The McKinsey Way

You can certainly never go wrong looking at McKinsey. Their consultants are usually very top notch and their process of thinking and root cause analysis is great. Although this post is more about how you analyze a problem (i.e., business process innovation), it also makes a point about how important process and methodology is. The only way of delivering consistent, high-quality advice worldwide is to have a process of training and consulting that leverages smart people and delivers them to clients.

(Never mind the fact that McKinsey once told me that they only interview people with a 4.0 or people with a 3.8 and above from a top 5 business school. I didn’t fit the bill, but I have several good friends who were there. I have lots of respect for them.)

The McKinsey Way is actually a book so you can see some insight into the company. I have read the book and recommend it. Rather than re-type all my notes, I found comments about the book at MeansBusiness and on blog called Brian Groth’s Life at Microsoft and looked at notes on MECE (mutually exclusive, collectively exhaustive) from a book review on The McKinsey Mind.

My old boss who worked for McKinsey was a genius at asking the probing questions. She knew how to get to root cause better than anyone I worked for. This is essential in diagnosing any problem not least of which are process problems. (Since I assume you only look at BPM to drive value where you have some type of problem.)

So MECE, as Brian states in his blog, it suggests you should do the following:

  1. Identify the problem using a mutually exclusive, collectively exhaustive framework and then map the problem out using some type of logic tree (see example).
  2. Create a hypothesis (or hypotheses) about the solution…this drives your analysis.
  3. Analyze the data…remember that the only thing that is right is data (assuming some data integrity).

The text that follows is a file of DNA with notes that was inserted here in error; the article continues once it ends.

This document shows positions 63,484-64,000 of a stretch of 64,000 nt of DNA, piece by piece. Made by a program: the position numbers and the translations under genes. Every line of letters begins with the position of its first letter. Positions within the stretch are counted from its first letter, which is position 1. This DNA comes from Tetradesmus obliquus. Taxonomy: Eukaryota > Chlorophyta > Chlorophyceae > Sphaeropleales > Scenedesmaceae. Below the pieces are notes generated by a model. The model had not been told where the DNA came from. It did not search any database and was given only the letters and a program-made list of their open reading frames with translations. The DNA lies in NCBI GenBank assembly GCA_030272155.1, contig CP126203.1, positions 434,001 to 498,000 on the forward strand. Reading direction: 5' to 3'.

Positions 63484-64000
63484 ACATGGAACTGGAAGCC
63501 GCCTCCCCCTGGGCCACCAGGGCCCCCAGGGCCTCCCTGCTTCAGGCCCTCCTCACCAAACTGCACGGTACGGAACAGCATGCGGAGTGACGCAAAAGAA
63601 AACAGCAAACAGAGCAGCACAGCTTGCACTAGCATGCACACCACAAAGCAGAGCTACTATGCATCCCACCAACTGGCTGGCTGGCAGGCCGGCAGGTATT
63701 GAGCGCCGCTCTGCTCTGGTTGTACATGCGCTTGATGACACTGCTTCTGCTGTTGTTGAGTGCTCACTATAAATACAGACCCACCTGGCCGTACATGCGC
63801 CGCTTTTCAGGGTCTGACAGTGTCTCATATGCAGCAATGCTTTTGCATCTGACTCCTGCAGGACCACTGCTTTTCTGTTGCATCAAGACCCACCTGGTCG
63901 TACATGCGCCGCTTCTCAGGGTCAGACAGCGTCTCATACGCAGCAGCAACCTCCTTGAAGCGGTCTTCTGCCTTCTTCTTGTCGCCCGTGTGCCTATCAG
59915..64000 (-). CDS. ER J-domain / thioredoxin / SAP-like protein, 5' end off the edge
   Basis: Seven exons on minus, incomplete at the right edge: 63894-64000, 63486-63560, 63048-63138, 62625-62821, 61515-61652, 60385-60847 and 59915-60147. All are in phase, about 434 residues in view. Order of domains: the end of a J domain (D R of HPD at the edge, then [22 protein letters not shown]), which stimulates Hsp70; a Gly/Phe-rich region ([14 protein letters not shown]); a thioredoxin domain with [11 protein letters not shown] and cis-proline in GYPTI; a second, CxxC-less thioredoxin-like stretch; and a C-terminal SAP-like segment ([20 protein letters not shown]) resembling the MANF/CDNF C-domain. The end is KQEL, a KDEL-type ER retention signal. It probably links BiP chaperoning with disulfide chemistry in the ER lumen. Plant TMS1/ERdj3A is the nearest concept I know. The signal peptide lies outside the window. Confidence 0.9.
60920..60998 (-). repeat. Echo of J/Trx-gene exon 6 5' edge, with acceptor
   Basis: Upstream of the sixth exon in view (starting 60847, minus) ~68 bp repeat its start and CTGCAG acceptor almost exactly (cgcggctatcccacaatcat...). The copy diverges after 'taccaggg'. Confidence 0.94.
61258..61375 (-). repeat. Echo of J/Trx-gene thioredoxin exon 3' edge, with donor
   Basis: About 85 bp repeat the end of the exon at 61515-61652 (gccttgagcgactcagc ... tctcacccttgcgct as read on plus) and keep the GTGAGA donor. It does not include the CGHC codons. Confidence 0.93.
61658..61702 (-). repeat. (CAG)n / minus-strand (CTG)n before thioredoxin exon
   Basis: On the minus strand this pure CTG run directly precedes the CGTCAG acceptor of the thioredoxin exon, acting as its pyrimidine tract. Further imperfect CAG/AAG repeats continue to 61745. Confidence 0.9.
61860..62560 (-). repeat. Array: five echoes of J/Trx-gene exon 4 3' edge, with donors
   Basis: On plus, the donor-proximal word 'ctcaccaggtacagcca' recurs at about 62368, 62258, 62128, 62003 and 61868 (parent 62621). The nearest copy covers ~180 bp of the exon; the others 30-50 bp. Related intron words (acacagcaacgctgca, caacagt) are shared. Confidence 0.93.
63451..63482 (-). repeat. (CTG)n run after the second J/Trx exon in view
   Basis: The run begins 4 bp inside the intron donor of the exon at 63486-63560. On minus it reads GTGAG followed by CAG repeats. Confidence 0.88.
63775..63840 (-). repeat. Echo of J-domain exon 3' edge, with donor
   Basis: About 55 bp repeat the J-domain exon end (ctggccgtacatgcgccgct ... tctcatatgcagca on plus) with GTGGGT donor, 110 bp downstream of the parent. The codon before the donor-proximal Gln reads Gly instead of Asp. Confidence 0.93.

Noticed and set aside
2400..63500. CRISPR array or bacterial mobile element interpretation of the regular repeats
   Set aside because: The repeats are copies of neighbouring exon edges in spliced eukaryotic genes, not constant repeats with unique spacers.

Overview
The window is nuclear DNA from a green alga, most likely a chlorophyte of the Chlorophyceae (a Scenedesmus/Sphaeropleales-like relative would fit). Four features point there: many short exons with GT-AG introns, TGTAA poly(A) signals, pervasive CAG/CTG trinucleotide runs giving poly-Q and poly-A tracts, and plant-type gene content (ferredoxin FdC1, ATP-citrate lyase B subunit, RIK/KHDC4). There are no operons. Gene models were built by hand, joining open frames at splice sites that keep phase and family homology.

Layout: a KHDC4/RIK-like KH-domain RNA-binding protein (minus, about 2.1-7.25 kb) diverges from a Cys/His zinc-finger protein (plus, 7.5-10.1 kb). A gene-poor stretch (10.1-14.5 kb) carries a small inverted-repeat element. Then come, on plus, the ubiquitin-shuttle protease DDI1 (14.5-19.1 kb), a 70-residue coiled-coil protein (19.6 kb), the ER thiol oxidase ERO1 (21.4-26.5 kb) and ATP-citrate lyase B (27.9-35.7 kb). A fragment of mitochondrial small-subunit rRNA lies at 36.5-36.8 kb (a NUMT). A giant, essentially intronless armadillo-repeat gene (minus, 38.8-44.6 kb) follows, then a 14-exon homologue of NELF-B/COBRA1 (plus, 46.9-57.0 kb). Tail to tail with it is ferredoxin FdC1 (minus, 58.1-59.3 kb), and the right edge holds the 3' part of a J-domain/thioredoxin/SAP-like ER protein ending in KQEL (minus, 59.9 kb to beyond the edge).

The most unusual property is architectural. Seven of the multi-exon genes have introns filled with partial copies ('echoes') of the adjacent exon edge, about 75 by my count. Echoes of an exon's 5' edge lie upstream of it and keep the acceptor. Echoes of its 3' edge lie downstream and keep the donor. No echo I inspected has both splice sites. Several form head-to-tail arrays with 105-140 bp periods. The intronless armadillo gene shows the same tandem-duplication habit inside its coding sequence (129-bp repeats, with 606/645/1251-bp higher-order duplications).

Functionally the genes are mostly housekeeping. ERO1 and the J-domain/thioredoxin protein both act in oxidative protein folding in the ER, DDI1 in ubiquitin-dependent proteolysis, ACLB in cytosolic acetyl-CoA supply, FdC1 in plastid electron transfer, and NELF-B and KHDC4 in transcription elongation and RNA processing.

4. Repeat steps 3 & 4 until you find a fact-based solution that makes sense.

From the book, some of the other key points are:

  1. “The most brilliant solution, backed up by libraries of data and promising billions in extra profits, is useless if your client or business can’t implement it.”
  2. “Most business problems resemble each other more than they differ.”
  3. “If you get your facts together and do you analyses, the solution will come to you.”
  4. “If you keep your eyes peeled for examples of 80/20 in your business, you will come up with ways to improve it.”
  5. “Know your solution so thoroughly that you can explain it clearly and precisely to your client in 30 seconds.”
  6. “It’s much better to get to first base consistently than to try to hit a home run and strike out 9 times out of 10.”
  7. “Just as you shouldn’t accept I have no idea from others, so you shouldn’t accept it from yourself, or expect others to accept it from you. This is the flip side of I don’t know.”
  8. “When you’re picking people’s brains, ask questions and then let them do the talking. Keep the interview on track by breaking in when necessary.”

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